“On the way to Jerusalem he was passing along between Samaria and Galilee. And as he entered a village, he was met by 10 lepers who stood at a distance and lifted up their voices, saying, ‘Jesus, Master, have mercy on us.’
When he saw them, he said to them, ‘Go and show yourself to the priests.’
And as they went, they were cleansed.
Then one of them, when he saw that he was healed, turned back, raising God with a loud voice; and he fell on his face at Jesus’ feet, giving him thanks. Now he was a Samaritan.
Then Jesus answered, ‘Were not 10 cleansed? Where are the 0? Was no one found to return and give praise to God except this foreigner?’
And he said to him, “Rise and go your way. Your faith has made you well.'”
Luke 17:11-19

This is a true story, not a parable that Jesus told. He had to have known that only the one would return and thank him and praise God, so perhaps he used this as an example about being thankful. Notice all 10 of the men did as Jesus said and headed toward the city to show themselves to the priests. They had the faith that they would be healed. So this was not about faith, but more about gratitude. Jesus answered their prayer and fulfilled their heart’s desire, but only one man, a Gentile at that, came back to him, taking the time to thank and worship him.

When is the last time you recognized an answered prayer request, and fell down in worship in gratitude for that outcome?
When is the last time you thanked God for that problem, that difficult thing in your life, that hardship you wished would go away?

“Give thanks in all circumstances, for this is God’s will for you…”
1 Thessalonians 5:18

This means to be thankful for not only the good things, but the bad things. Experiencing those hard, painful moments are a part of this life. We have to go through the valleys to appreciate the mountains. We need the night to appreciate the morning sun. We need the pain to know the joy of healing. If we only knew the good, then we couldn’t understand the full meaning of gratitude or grace. In all things give thanks.

Here is another perspective about giving thanks. I read this story about a year ago, and it stuck with me:
“One day, the father of a very wealthy family took his son on a trip to the country with the sole purpose of showing how poor people live. They spent a couple of days and nights on the farm of what would be considered a very poor family.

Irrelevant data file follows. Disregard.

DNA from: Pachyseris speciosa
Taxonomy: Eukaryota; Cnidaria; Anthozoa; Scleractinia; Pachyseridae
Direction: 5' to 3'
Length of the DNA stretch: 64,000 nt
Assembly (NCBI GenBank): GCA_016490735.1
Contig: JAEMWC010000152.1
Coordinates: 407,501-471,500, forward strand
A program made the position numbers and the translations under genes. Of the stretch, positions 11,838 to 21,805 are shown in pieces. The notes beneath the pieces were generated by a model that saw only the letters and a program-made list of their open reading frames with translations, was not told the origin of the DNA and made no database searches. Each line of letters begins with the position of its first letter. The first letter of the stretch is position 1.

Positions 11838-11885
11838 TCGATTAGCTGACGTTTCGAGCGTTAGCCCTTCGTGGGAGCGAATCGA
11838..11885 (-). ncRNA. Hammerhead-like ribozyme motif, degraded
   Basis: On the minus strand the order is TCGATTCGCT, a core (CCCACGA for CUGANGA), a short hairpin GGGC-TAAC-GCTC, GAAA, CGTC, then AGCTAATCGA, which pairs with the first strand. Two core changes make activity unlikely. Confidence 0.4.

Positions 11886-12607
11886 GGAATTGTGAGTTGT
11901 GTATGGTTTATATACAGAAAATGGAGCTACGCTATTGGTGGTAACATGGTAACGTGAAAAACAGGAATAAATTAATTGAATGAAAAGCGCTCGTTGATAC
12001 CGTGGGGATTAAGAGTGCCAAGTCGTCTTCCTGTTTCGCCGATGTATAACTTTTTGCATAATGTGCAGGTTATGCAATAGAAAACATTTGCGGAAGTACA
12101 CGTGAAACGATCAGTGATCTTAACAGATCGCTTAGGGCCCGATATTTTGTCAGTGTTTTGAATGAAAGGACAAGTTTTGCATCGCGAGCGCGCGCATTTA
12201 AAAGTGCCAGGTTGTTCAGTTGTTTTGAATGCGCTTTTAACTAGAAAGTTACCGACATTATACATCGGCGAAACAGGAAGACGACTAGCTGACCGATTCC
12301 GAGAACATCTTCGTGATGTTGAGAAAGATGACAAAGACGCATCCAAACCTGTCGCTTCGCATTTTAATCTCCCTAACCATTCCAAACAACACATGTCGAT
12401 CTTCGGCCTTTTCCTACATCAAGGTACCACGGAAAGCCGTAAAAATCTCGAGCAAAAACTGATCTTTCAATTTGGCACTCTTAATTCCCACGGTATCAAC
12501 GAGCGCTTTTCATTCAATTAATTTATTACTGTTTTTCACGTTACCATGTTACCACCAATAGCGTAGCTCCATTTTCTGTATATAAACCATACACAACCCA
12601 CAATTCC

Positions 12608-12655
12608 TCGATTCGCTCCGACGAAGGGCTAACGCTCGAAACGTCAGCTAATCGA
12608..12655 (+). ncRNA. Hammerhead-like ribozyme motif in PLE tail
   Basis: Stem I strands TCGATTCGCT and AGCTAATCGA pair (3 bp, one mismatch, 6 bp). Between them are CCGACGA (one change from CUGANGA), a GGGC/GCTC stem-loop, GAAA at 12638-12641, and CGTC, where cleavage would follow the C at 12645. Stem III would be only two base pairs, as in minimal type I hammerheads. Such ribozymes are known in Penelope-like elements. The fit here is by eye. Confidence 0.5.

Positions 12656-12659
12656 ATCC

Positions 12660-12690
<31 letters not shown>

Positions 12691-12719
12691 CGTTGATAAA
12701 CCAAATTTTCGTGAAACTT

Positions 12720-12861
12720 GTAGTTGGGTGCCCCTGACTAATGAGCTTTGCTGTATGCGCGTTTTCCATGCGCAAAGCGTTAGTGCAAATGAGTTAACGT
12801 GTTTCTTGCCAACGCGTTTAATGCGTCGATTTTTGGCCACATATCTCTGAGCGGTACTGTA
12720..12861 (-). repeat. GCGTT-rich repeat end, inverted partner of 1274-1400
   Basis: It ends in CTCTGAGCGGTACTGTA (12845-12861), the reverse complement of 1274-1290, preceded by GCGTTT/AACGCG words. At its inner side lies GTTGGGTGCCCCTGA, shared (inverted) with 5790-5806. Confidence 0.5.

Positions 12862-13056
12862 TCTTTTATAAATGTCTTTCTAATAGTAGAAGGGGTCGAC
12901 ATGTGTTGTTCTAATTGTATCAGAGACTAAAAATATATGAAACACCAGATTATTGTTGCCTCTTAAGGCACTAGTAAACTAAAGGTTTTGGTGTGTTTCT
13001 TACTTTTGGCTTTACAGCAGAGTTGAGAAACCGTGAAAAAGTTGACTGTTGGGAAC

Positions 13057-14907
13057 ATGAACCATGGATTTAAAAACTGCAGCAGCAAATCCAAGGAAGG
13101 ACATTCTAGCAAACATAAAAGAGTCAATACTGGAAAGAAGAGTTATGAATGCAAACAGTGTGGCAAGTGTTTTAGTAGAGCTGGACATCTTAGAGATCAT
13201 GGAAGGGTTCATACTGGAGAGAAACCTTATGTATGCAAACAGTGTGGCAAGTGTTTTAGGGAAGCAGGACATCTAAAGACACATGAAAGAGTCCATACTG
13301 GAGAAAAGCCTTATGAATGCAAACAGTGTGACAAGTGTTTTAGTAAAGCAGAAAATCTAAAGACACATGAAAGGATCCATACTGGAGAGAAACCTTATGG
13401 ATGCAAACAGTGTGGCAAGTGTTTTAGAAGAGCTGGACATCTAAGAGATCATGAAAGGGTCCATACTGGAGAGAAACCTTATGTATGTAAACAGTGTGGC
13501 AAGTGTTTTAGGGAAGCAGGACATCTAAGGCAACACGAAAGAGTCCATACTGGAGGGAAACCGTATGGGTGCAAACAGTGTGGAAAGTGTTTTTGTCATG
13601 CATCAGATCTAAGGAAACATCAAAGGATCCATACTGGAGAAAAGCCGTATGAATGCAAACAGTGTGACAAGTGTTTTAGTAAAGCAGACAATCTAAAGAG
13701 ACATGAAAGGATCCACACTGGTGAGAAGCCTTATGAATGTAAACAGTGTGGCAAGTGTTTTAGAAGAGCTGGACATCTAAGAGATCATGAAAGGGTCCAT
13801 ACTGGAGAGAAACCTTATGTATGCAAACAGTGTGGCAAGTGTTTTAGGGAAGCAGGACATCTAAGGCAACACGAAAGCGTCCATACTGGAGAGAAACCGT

On their return trip, the father asked his son, “How was the trip?”
The son replied, “It was great, Dad!”
“Did you see how poor people live?” the father asked.
“Oh yeah,” said the son.
“So, tell me, what did you learn from your time on the farm?” asked his father.
The son answered, “I saw that we have one dog but they had four. We have a pool that reaches to the middle of the garden, but they have a creek that has no end. We have imported lanterns in our garden, but they have the stars at night. Our patio reaches to the front yard, but they have the whole horizon as their front yard. We have a small piece of land to live on but they have fields that go beyond our sight. We have servants who serve us but they serve others. We buy our food, but they grow theirs. We have walls around our property to protect us but they have friends to protect them.”
The boy’s father was speechless.”

Give thanks to God for all that you DO have instead of worrying about what you don’t.

“Enter his gates with thanksgiving, and his courts with praise!
Give thanks to him; bless his name!”
Psalm 100:4

Food for thought: What ways do you show the Lord your gratitude? He likes it when we say it, but maybe He likes actions even better!

Fun facts: Sarah Joseph Hale, the writer of ‘Mary had a little Lamb’, is  credited for being the one to have convinced Abraham Lincoln in 1863 to recognize Thanksgiving day as a National Holiday on an annual basis.

Photo by: Kari Wiseman – Sailboat Sunset